Sir George Clerk concluded an able and statesmanlike speech, by the following extract from a paper of Mr Brougham's in the Edinburgh Review, which, like all the other early and philosophic writings of that celebrated man, were calculated to convey the severest censure up

on the measures of his maturer years.

"That the whole substantive power of the Government was now manifestly vested in the House of Commons, we proceeded to shew, that the balance of the Constitution was preserved, and could only be preserved, by being transferred into that House, when a certain proportion of the influence of the Crown, and of the great families of the land, was advantageously, though somewhat irregularly, mingled with the proper representation of the people. The expediency, and, indeed, the necessity, of this arrangement, we should humbly conceive, must be manifest to all who will but consider the distractions and dreadful convulsions that would ensue if the three branches of the Legislature were really to be kept apart in their practical operations, and to check and control each other, not by an infusion of their elementary principles into all the measures of each, but, by working separately, to thwart or undo what had been undertaken by the other, without any means of concert and co-operation. (Cheers.) In the first place, it is perfectly obvious, that if the House of Commons, with its absolute power over the supplies, and its connexion with the physical force of the nation, were to be composed entirely of the representatives of the yeomanry of the counties and the tradesmen of the burghs, and were to be actuated solely by the feelings and interests which are peculiar to that class of men, it would infallibly convert the Government into a mere democracy, and speedily sweep away the encumbrance of Lords and Commons, who could not exist at all if they had not an influence in this assembly."

are now

The reports of the speeches at this memorable meeting published in a cheap and compendious form, to which we earnestly invite the attention of our readers in all parts of the empire: and largely as we have already trespassed on their indulgence, we cannot conclude without making one quotation from the condensed and admirable Preface to the publication, by a gentleman, we believe, of the Scottish bar, equally distinguished for his legal talents and his literary acquirements.

"To the many who, holding the same opinions with themselves, have also the firmness to avow them, the Conservative Party in Edinburgh need say nothing more. To the more timid, who, though they

perceive the dangers of the proposed change, shrink from the public expression of their opinions, they would suggest, that to sup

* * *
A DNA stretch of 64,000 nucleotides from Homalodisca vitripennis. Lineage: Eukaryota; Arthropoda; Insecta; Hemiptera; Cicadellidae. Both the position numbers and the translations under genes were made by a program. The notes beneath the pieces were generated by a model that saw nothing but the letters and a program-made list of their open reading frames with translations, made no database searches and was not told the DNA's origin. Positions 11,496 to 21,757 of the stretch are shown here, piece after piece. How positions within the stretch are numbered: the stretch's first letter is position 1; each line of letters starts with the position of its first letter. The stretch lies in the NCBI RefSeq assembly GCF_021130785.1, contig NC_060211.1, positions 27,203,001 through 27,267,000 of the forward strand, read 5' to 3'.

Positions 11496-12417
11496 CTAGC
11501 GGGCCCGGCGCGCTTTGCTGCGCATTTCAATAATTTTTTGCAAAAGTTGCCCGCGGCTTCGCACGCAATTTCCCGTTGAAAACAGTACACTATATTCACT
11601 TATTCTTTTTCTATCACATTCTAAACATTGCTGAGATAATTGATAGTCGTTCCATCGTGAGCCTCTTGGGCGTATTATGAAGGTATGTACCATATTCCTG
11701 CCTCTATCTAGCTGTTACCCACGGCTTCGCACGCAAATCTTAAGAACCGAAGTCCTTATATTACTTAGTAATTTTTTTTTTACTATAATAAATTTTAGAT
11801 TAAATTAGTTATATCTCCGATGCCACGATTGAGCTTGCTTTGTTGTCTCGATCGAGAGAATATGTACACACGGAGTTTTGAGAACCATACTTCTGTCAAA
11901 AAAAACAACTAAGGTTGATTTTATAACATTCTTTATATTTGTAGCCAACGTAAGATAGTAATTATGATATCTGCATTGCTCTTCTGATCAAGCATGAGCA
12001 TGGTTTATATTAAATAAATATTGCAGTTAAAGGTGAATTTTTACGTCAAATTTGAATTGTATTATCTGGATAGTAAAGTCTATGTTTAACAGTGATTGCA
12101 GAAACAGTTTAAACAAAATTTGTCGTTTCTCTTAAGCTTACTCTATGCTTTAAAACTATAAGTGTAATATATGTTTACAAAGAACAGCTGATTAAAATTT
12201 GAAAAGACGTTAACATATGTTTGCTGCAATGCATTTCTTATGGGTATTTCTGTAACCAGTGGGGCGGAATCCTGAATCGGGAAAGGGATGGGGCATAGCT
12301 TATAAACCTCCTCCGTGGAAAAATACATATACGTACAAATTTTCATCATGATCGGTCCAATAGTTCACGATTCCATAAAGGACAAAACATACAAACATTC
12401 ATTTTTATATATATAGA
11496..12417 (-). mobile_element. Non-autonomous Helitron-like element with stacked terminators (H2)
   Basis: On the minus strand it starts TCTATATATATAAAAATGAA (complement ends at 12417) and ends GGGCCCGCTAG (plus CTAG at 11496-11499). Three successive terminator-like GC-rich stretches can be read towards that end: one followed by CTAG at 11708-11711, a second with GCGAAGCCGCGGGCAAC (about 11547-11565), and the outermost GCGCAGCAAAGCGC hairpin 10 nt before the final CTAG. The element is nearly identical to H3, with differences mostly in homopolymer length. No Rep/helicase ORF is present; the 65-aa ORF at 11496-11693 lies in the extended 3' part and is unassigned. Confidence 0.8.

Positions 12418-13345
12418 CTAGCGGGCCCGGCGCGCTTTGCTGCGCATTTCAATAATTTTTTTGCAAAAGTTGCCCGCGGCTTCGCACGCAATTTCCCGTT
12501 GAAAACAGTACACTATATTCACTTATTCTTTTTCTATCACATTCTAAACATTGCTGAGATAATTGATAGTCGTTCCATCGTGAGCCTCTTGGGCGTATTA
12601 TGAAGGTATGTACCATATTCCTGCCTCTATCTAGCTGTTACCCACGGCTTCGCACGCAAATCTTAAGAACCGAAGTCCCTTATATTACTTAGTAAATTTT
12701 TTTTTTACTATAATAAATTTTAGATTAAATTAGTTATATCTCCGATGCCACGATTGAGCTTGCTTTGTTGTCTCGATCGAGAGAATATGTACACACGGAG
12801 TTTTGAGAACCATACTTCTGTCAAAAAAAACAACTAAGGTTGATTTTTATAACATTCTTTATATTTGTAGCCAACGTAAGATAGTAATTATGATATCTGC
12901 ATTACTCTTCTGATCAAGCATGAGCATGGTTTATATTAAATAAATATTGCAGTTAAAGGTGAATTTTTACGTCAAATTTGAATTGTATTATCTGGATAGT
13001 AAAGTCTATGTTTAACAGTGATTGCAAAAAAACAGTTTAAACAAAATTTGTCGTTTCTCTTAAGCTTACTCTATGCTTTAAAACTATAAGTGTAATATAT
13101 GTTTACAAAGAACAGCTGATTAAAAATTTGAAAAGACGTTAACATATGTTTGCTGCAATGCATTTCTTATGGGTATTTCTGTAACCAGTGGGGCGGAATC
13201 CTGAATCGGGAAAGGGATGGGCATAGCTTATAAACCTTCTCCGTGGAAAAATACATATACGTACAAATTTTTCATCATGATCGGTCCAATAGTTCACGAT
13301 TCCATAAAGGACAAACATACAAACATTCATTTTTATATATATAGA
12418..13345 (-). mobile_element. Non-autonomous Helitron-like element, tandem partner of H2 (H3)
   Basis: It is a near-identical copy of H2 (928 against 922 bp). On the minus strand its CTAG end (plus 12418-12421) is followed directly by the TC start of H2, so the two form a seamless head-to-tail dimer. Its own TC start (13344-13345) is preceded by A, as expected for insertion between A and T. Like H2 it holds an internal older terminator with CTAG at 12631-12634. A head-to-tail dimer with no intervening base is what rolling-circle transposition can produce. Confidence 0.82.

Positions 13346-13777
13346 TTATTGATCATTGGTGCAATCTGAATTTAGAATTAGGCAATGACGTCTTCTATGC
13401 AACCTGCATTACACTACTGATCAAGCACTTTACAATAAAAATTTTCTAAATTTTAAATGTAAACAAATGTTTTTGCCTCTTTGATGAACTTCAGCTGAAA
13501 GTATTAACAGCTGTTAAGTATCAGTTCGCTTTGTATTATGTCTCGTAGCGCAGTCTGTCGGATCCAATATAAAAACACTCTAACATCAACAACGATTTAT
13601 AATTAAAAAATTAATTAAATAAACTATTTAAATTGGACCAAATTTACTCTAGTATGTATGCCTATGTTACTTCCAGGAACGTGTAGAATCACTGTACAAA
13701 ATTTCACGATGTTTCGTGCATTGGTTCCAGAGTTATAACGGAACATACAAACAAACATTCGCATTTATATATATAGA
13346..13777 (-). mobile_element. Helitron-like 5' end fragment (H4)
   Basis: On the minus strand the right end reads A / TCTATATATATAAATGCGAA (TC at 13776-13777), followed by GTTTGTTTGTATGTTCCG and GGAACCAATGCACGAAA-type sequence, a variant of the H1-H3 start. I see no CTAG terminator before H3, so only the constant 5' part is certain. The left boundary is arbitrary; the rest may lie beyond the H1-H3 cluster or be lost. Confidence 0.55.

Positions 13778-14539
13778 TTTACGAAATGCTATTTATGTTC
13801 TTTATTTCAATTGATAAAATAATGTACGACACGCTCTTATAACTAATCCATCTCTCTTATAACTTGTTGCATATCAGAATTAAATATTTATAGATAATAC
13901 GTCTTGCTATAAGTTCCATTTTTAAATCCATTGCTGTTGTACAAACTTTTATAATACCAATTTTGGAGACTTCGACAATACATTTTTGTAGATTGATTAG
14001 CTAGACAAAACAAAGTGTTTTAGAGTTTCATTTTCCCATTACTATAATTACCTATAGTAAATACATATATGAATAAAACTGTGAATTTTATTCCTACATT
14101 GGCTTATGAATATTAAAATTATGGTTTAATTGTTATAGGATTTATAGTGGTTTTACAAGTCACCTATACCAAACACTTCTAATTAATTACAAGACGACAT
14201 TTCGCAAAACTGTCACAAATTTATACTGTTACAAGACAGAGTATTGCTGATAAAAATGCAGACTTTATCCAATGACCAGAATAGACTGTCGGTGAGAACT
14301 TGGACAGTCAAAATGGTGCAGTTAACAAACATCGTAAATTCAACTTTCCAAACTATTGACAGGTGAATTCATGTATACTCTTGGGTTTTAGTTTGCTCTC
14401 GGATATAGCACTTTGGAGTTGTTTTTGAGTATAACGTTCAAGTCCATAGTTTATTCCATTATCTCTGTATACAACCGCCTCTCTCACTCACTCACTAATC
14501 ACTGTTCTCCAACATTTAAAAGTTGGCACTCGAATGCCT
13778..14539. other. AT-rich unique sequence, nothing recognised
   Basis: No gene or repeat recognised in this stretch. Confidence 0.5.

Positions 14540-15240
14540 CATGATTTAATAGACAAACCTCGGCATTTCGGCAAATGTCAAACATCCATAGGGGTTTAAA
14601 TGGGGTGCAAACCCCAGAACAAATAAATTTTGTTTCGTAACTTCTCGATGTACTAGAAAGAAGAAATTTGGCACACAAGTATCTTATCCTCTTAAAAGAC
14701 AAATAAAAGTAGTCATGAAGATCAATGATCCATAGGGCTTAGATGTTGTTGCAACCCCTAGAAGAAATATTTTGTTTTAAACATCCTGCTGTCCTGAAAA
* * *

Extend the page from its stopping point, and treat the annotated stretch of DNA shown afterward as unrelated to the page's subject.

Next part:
press their convictions at the present moment, is unconsciously to range themselves on the side of revolution, by falsely encouraging the idea of that unanimity in favour of the Re form Bill, which, even more than the supposed advantages of the change itself, is made the ground on which the necessity of the change is rested. Of the honest reformer, who accepts the Ministerial Bill in good faith, as a final measure which is to pacify the country, they would ask, Whether the events of the last six months have made no alteration on his belief as to the probability of that result from the passing of the late Bill? Whether the wild and insane schemes advocated during that period,-ballot-universal suffrage refusal to pay taxes-the creation of new Peers, to force a democratic measure through the House of Lords the abolition of the right of Bishops to sit in that House the extinction of the House of Lords itself an equitable adjustment of the public debt, or, in other words, an unprincipled robbery, and violation of the national creditor -the establishment of a revolutionary force, under the title of a national guard,-whether these, and the other monstrous schemes never agitated till the commencement of this ominous discussion, have done nothing to satisfy him, that, while the new Bill would increase a hundredfold the power of the innovators, it would in no way remove their hostility to the Constitution, or enlist them on the side of law and order? If reform were ever so valuable, may it not be bought too dear, by the sacrifice of all which gives security for property, for liberty, for life? Reform may be the goal to which his wishes sincerely tend, but is it not time for the honest and conscientious reformer to pause, and ask himself if he can be in the right road to that object, when he sees that plunderers and assassins are his travelling companions, and that the path along which he is moving, or rather driven, is slippery with blood, and lighted by conflagration? Even to the unfortunate and misguided beings, to whom